Month: July 2011 (page 2 of 3)

Tendulkar has been better than Bradman

Over at The Cricketer, John Emburey has made the point that Sachin Tendulkar has been tested in ways that Bradman wasn’t. It’s a fair point.

Different eras

In Ed Smith’s damn fine book, What Sport Tells Us About Life, there’s a whole chapter dedicated to Bradman’s average. Someone somewhere did some sort of science/magic and concluded that in a later era, Bradman wouldn’t have averaged 99, but he’d still have averaged 70-odd or summat like that.

The point is partly that his average was higher because cricketers now are generally bigger-faster-stronger-better and partly that, actually, Bradman would still be exceptional, even allowing for that.

Different conditions

Don Bradman played Test matches in England and Australia and nowhere else. Sachin Tendulkar has played Tests in 10 countries. Only in Zimbabwe has he not scored a hundred – he has only had seven innings there and still averages 40. Tendulkar’s figures in each nation are not all exceptional, but they do stand up to scrutiny. Pace, turn, swing, seam – Tendulkar has succeeded against it all.

Different formats

Bradman excelled in every format he played – first-class cricket and Tests. Tendulkar has succeeded in every format he has played – Tests, one-day internationals and Twenty20. Defiant rearguards and hell-for-leather flaying, Tendulkar can do both and everything in between.

So Tendulkar is better than Bradman was?

We chose our title carefully. Tendulkar has been better than Bradman, because to us batting is about encountering different match situations in different conditions and succeeding. The best batsmen aren’t simply those with the highest averages, but those with the broadest range.

When comparing Bradman and Tendulkar, the latter has benefited from circumstance. We believe that Bradman would have excelled at one-day cricket and Twenty20 as well, were he around now.

But he hasn’t actually done it – Tendulkar has.

Feeble headline of the week

‘Sachin Tendulkar is arguably the best batsman of my generation’

The Guardian have set the bar low. Can anyone stoop lower?

Match report of garden cricket at the Frangipani Tree near Galle

Ged writes:

On arrival at the Frangipani Tree, we couldn’t help but notice the cricket bats and stumps mixed in with tennis equipment and swimming gear. “Oh yes”, we are told, “the staff are always up for a late afternoon game of cricket if any of the guests request it”. “Where do they play?” asked Daisy. “Over there.” A vague wave of the hand indicated the direction of the tennis court and several villas.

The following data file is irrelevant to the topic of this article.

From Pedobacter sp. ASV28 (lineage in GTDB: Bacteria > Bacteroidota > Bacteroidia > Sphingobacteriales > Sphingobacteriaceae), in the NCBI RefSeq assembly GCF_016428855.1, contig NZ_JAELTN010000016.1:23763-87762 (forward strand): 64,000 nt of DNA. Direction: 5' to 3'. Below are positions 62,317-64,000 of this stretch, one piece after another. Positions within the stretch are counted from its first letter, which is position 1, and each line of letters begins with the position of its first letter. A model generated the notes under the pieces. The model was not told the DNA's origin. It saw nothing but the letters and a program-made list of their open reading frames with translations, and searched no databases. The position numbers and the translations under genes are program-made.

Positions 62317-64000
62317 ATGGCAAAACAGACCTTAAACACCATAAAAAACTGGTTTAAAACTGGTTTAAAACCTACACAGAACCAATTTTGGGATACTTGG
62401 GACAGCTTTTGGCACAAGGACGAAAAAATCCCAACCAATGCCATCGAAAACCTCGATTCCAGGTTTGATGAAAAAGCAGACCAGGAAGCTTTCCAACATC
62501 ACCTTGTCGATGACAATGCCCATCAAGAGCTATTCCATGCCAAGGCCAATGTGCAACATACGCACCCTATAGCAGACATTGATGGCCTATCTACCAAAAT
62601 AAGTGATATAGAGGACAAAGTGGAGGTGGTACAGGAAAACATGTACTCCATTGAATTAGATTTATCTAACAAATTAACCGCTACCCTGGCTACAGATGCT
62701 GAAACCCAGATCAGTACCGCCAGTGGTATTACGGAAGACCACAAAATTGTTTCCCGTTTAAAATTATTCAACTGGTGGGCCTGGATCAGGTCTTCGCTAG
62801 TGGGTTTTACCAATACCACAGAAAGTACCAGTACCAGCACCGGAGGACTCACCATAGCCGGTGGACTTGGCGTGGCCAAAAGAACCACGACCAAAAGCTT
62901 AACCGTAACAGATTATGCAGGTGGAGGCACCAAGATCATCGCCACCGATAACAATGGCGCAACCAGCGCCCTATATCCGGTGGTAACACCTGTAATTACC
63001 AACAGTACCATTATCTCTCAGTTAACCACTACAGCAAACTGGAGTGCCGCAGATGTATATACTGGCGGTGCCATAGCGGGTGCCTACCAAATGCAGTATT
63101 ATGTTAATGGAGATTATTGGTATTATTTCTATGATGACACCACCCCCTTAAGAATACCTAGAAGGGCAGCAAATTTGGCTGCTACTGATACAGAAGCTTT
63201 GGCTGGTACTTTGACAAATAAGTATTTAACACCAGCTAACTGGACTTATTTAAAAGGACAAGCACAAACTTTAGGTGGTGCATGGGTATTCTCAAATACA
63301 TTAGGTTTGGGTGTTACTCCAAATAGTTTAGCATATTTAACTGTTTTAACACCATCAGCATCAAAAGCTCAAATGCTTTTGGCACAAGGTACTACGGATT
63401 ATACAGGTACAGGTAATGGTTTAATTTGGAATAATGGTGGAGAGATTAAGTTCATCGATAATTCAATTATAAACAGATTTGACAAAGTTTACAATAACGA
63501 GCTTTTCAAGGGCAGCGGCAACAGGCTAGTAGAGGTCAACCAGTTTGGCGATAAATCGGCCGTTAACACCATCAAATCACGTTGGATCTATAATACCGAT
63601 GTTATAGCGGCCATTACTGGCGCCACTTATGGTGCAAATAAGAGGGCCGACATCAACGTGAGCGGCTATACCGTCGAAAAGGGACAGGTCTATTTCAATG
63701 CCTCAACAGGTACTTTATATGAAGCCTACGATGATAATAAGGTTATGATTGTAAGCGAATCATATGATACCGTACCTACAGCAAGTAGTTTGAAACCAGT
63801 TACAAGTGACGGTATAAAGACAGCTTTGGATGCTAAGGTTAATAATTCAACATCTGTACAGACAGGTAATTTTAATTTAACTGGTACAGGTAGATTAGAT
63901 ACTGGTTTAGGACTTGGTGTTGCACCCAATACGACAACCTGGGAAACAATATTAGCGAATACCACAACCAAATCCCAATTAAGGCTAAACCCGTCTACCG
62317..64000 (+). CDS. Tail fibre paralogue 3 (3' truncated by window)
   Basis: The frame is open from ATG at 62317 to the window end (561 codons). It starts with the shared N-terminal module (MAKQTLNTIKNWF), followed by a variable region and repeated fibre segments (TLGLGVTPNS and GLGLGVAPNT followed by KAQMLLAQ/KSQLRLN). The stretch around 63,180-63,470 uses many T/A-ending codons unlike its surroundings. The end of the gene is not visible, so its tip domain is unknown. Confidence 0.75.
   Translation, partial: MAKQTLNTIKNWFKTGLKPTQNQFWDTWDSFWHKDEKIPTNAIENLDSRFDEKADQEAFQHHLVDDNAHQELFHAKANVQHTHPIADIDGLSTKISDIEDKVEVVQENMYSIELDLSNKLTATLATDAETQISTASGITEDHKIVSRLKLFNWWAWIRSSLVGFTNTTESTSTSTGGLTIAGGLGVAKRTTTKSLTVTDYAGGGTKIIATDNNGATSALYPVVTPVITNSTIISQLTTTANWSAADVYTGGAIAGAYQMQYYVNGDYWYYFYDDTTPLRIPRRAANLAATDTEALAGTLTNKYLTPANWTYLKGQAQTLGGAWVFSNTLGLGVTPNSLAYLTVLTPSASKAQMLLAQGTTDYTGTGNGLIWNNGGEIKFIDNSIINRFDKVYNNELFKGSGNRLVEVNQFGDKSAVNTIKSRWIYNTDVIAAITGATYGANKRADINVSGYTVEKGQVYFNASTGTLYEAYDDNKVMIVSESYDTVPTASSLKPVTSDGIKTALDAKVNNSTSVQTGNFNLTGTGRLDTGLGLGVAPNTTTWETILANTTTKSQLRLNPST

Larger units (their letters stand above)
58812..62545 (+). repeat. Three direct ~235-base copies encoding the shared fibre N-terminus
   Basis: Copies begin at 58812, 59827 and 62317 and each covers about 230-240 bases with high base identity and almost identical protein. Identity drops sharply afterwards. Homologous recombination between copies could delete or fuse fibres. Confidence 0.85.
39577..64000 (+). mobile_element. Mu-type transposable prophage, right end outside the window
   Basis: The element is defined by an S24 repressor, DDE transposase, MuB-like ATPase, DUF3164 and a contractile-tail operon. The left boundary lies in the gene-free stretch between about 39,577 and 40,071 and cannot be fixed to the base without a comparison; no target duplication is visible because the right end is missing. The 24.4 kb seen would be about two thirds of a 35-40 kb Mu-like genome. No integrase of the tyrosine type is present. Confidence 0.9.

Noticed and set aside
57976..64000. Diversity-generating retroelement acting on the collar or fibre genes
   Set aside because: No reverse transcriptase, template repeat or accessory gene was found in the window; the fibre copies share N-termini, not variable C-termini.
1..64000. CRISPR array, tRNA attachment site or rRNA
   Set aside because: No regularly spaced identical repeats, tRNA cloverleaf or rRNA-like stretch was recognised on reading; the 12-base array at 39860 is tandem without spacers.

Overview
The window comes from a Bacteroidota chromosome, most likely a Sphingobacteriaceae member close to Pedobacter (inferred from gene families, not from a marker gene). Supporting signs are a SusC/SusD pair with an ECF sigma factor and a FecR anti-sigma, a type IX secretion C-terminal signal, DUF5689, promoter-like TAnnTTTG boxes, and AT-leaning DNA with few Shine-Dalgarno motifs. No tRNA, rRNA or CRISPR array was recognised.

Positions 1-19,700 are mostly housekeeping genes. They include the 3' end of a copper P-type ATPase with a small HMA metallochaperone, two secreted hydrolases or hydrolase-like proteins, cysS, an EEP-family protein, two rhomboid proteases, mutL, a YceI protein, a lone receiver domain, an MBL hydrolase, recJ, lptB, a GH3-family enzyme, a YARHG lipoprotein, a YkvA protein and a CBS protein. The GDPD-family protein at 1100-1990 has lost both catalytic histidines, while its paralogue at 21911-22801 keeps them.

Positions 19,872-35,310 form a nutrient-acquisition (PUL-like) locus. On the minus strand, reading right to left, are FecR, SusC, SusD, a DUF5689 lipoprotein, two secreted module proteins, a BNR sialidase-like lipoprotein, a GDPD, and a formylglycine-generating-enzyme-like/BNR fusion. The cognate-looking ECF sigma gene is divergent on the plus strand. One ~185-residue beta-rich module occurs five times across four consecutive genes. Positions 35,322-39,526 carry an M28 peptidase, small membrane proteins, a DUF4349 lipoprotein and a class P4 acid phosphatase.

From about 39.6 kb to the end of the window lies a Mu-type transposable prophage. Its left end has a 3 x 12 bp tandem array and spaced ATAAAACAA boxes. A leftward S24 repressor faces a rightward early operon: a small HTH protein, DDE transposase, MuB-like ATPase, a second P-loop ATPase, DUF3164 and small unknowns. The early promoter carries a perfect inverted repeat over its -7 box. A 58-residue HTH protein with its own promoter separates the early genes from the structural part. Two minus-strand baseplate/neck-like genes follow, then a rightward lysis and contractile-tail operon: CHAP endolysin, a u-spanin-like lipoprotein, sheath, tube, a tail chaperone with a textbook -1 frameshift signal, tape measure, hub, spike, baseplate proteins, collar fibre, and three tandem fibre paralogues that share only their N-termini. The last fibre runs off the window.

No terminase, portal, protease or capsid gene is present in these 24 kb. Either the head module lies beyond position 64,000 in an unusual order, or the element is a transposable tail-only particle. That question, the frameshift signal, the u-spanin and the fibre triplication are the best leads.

The next day was the start of the World Cup. We requested a game of garden cricket and the staff seemed delighted. There was another English family around and they expected that the young man of that family, Chris, would also be up for a game. He was. “Do you play?” I asked him. “A bit,” he said, which turned out to mean, “a hell of a bit more than you, Ged Ladd”.

The field of play was a little unusual. One side of the tennis court was basically the pitch. You could only score in front of the wicket. A villa provided significant fielding cover from square leg through midwicket and you were allowed only one run if the ball failed to clear that villa, six if you cleared it.

Frangipani cricket

Clearing the villa required a near-perfect combination of direction, upward trajectory and some power. The straight “V” was relatively normal, apart from the tree hazards, with the swimming pool making a very natural boundary. Apart from the net of the tennis court, the off-side was pretty hazard-free, with the perimeter wall of the resort designating the boundary.

The playing conditions were also a little unusual. Five players a side. Eight overs per team. Eight8, I’m thinking of calling it. It’s a terrific marketing idea, because it eliminates those rather dull, formulaic overs between over 4 and over 17 that seem to me to be blighting conventional cricket these days.

Chris and I opened the batting for our team with a respectable stand of 40-odd, of which I contributed about 15. The pitch had tennis-ball bounce, which makes sense really, considering that the pitch was a tennis court and the ball was a tennis ball.

It did make it possible for me to time and place my shots for once in my life. I mostly placed them in the direction of Daisy, who was playing for the oppo (once she put her camera down), as you needed to go aerial to avoid the hazards but also needed to avoid getting caught.

Our team managed 89-3 in our eight overs, which seemed like plenty until the oppo’s secret weapon, a big left-handed waiter named Sanjay, demonstrated the use of an asymmetric field designed to force off-side shots for right-handers but which allowed full-heaves to leg for the left-hander. Daisy scored a run off my bowling, which I’m still hearing about.

Does the England cricket team need a cartoon baker?

You need opening batsmen, you need a wicketkeeper, you need a spinner. You don’t always need a guy who looks like a cartoon baker.

That’s not to say that such a person isn’t of value though. Sometimes the captain will look round the field and think to himself: ‘Oh for a chubby, friendly face topped with curly hair that makes me feel like I’m about to be offered some fresh oven bottom muffins’.

If that happens, does Stuart Broad fit the bill? Most certainly not. If you want a vertically stretched version of the stroppy blonde boy from a 1950s novel, he’s your man. But if you want a jovial, red-faced, perspiring chap who looks like he’s keen that you try his new farmhouse loaf, you want Tim Bresnan.